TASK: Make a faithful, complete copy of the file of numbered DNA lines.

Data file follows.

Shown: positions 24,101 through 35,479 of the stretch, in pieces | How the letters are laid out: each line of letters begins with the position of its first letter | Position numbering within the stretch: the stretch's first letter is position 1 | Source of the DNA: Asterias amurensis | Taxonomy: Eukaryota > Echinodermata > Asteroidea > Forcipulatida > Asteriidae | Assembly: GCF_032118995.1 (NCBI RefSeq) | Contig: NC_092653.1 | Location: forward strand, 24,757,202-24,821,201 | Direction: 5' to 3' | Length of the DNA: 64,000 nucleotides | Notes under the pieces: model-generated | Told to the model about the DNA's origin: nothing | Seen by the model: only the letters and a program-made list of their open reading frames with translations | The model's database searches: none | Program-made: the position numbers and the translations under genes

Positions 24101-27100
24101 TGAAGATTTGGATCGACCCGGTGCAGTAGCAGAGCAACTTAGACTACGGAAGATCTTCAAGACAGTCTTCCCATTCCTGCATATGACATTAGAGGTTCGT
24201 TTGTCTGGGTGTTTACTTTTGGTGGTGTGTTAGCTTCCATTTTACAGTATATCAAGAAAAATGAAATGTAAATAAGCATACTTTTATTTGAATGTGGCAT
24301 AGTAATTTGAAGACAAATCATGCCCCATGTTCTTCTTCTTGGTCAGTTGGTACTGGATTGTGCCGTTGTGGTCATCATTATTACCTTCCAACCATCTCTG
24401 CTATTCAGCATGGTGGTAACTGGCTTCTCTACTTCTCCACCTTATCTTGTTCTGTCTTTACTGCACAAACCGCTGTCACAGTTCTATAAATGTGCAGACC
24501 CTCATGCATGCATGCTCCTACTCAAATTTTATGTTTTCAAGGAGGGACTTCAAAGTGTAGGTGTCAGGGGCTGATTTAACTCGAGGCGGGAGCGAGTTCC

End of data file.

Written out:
Shown: positions 24,101 through 35,479 of the stretch, in pieces | How the letters are laid out: each line of letters begins with the position of its first letter | Position numbering within the stretch: the stretch's first letter is position 1 | Source of the DNA: Asterias amurensis | Taxonomy: Eukaryota > Echinodermata > Asteroidea > Forcipulatida > Asteriidae | Assembly: GCF_032118995.1 (NCBI RefSeq) | Contig: NC_092653.1 | Location: forward strand, 24,757,202-24,821,201 | Direction: 5' to 3' | Length of the DNA: 64,000 nucleotides | Notes under the pieces: model-generated | Told to the model about the DNA's origin: nothing | Seen by the model: only the letters and a program-made list of their open reading frames with translations | The model's database searches: none | Program-made: the position numbers and the translations under genes

Positions 24101-27100
24101 TGAAGATTTGGATCGACCCGGTGCAGTAGCAGAGCAACTTAGACTACGGAAGATCTTCAAGACAGTCTTCCCATTCCTGCATATGACATTAGAGGTTCGT
24201 TTGTCTGGGTGTTTACTTTTGGTGGTGTGTTAGCTTCCATTTTACAGTATATCAAGAAAAATGAAATGTAAATAAGCATACTTTTATTTGAATGTGGCAT
24301 AGTAATTTGAAGACAAATCATGCCCCATGTTCTTCTTCTTGGTCAGTTGGTACTGGATTGTGCCGTTGTGGTCATCATTATTACCTTCCAACCATCTCTG
24401 CTATTCAGCATGGTGGTAACTGGCTTCTCTACTTCTCCACCTTATCTTGTTCTGTCTTTACTGCACAAACCGCTGTCACAGTTCTATAAATGTGCAGACC
24501 CTCATGCATGCATGCTCCTACTCAAATTTTATGTTTTCAAGGAGGGACTTCAAAGTGTAGGTGTCAGGGGCTGATTTAACTCGAGGCGGGAGCGAGTTCC